He’s doing it across this room. There are so many men in this room who are walking in Christ, who are exalting Christ, who have left behind worldly pictures of manhood and are thriving in Christ. Amidst challenging men this morning, I want to affirm men who are looking to Christ, and by the power of the cross, you’re becoming the men God has designed you to be. Some of you have experienced victory in some of these areas that we’ve addressed. You used to be these things, but now you’re not. I want to encourage you not to think, “Well, I’m glad I’m not like that guy,” but to realize, “Apart from Christ, I would be that guy, and I need Christ to keep from becoming that guy.”

Think about how the cross of Christ compels you to manhood. This is where I want to give some practical exhortations as you’re thinking, “Where do I begin? How do I move forward in becoming the man God created me to be? How do I take next steps?” I want to give you some practical, pastoral exhortations, acknowledging, brothers, that there is no easy answer here. We don’t become the men God has created us to be overnight. This is a lifelong journey, so where do you begin?

Begin at the cross, and see that the cross compels us to initiate humble, hard-working leadership in our lives. This is what the cross is all about. The cross is where Jesus, as a man, took responsibility for all men (and women). He humbly came to serve and lovingly walked the hard road to the cross in order that we might be saved.

See His loving leadership in our lives. See it, and be compelled by it. Initiate humble, hard working leadership in your life, in every area of your life. Strive for purity. Be holy, men, as God is holy (1 Peter 1:13–21). Practice spiritual disciplines. Take initiative in your walk with God. Read His Word. Be long with Him in prayer. Fast. Worship. If you’re going to be disciplined about anything, don’t let it be video games or working out or getting a paycheck or hunting or fishing or following this or that sport or listening to this or that music. Be disciplined in your pursuit of God over and above everything else. Flee sexual immorality. Be a one-woman man. Husbands, have eyes for no one but your wife. Single guys, keep your eyes and your hands off of anyone who is not your wife. Flee all forms of sexual immorality—heterosexual and/or homosexual, pornographic or in person, in thought, desire, or in deed. Flee it, men. Just so you know, we’re going to spend time in depth over the next couple of weeks talking about how to do this—not just as men, but as men and women, across our culture—so there’s a much longer “how-to” coming in 1 Corinthians 6 over the next couple of weeks here. Flee sexual immorality.

Fight material idolatry. Your life is not defined by how much you make and how much you have. Get out of the rat race that says this is what makes a man. It’s what makes a fool. Fight material idolatry, and cultivate personal integrity in your life, in your family, in your work. Strive for purity.

Take responsibility; take responsibility in your life. As a single man, for starting a family. We’re going to talk more about singleness in a few weeks when we get to 1 Corinthians 7, and we’re going to see in Scripture a value to singleness, a goodness in singleness, for the glory of God for those whom God calls to this. At the same time, I’m speaking to men here specifically, if there is going to be any marriage in the world, which is also a really good thing, by God’s design it’s going to happen because you take responsibility for starting a family.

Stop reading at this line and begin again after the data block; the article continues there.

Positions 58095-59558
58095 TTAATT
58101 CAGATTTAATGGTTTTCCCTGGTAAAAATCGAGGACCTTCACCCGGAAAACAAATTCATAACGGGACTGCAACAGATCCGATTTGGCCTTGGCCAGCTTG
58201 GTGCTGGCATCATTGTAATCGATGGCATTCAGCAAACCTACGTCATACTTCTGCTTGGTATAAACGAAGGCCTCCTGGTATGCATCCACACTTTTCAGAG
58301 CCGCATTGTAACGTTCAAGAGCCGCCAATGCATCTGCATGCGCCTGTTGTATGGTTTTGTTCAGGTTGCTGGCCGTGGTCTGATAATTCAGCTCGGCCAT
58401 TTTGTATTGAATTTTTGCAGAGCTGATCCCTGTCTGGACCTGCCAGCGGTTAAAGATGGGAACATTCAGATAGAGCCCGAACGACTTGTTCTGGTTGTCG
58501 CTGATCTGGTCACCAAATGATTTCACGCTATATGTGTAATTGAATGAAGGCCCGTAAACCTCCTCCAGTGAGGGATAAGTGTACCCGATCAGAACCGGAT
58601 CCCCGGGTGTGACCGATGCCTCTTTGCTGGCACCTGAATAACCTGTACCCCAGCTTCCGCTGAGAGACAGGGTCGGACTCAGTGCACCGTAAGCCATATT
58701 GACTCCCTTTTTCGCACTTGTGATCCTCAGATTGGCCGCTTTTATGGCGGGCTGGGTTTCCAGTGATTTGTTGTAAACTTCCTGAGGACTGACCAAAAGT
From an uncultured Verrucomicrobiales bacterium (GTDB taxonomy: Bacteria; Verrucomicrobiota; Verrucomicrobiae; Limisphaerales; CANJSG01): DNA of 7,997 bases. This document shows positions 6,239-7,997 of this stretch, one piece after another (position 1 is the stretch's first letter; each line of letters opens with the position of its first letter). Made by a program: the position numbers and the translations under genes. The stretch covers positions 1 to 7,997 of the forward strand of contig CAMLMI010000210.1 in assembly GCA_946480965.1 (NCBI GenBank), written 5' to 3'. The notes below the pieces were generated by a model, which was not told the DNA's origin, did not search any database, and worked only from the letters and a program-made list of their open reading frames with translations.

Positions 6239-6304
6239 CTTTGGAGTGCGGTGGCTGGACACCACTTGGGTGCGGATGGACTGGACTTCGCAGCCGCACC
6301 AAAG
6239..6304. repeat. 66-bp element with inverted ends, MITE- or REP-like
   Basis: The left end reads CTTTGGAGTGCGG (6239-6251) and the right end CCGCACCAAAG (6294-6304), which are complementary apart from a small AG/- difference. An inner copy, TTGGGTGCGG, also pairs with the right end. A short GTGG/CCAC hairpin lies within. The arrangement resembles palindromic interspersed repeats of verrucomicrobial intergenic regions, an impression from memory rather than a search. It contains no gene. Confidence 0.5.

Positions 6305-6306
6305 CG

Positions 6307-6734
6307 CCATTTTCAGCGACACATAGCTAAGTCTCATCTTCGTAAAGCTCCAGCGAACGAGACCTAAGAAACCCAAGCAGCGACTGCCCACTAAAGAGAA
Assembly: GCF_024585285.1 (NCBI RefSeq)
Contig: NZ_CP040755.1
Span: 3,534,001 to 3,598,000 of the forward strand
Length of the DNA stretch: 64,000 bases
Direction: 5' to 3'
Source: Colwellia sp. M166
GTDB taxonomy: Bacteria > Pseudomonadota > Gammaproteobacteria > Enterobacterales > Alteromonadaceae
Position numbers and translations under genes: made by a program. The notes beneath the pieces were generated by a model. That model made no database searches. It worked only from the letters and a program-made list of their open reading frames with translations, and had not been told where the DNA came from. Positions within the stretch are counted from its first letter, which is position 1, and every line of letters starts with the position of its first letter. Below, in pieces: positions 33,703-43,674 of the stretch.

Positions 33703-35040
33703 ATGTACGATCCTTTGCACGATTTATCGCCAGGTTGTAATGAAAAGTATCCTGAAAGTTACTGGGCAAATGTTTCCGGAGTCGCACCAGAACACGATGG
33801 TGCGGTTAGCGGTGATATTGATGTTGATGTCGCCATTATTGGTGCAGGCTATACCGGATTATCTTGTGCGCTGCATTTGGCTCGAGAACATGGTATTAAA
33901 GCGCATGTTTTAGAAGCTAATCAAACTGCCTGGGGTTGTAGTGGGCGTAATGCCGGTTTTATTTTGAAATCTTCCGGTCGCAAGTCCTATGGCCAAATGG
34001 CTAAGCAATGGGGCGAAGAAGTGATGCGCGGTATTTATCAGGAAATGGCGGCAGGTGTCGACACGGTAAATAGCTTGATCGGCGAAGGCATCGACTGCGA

Single guys, you don’t wait for some girl to ask you out; it’s your responsibility to lead. If she rejects you, it’s your responsibility to make it as easy as possible for her to reject you. Don’t make that hard on her. You humbly bow out. So single brothers, figure out where you’re going, take responsibility for getting there, and take responsibility for bringing someone with you. Genesis 2:24, “Therefore a man shall leave his father and mother and hold fast to a wife…” (Genesis 2:24)

Take responsibility for starting a family, and take responsibility for shepherding a family in every way—spiritually, emotionally, intellectually, physically, and relationally. I’m thinking about Mark 12 here. “Love the Lord your God with all your heart and with all your soul and with all your mind and with all your strength…[And] love your neighbor as yourself.” (Mark 12:30–31) Take responsibility for leading your family to do these things. Husbands, fathers, you are the shepherd in your family, responsible before God for your family’s spiritual, emotional, intellectual, physical, and relational state.

Spiritually, is your wife flourishing in her relationship with Christ? Are your children flourishing in their relationships with Christ? This is your responsibility. So many guys think, “Well, I pay for Christian school, or I take my kids to church. I’ve done my Christian duty.” No, if that’s all you’ve done, you’ve abdicated your responsibility. It’s your job to love your kids, pray with your kids, teach your kids to study the Bible, show your kids how to share their faith. It’s your job to be their shepherd. So many say, “I don’t know where to start.” Start by praying with your wife and your kids. Read the Bible with them. Talk about God with them. If you haven’t already, lead your family to become committed members of a church where they (and you) can grow and help others grow in Christ. Shepherd your family spiritually.

Emotionally. Your wife wants you to know her, and she wants to know you. This requires more than sitting in the same room with her or sleeping in the same bed with her. This requires work, initiative, you sitting down with your wife and asking her how she feels. What is the state of her heart? How can you serve her heart? Take the initiative. Don’t wait for her to come to you and say, “There are some problems in my life or in our marriage that we need to talk about.” You initiate that conversation. Turn off the TV, stop hiding on the ball field or behind your computer, and ask your wife how you can love her better. That’s your responsibility, and she will love you for it.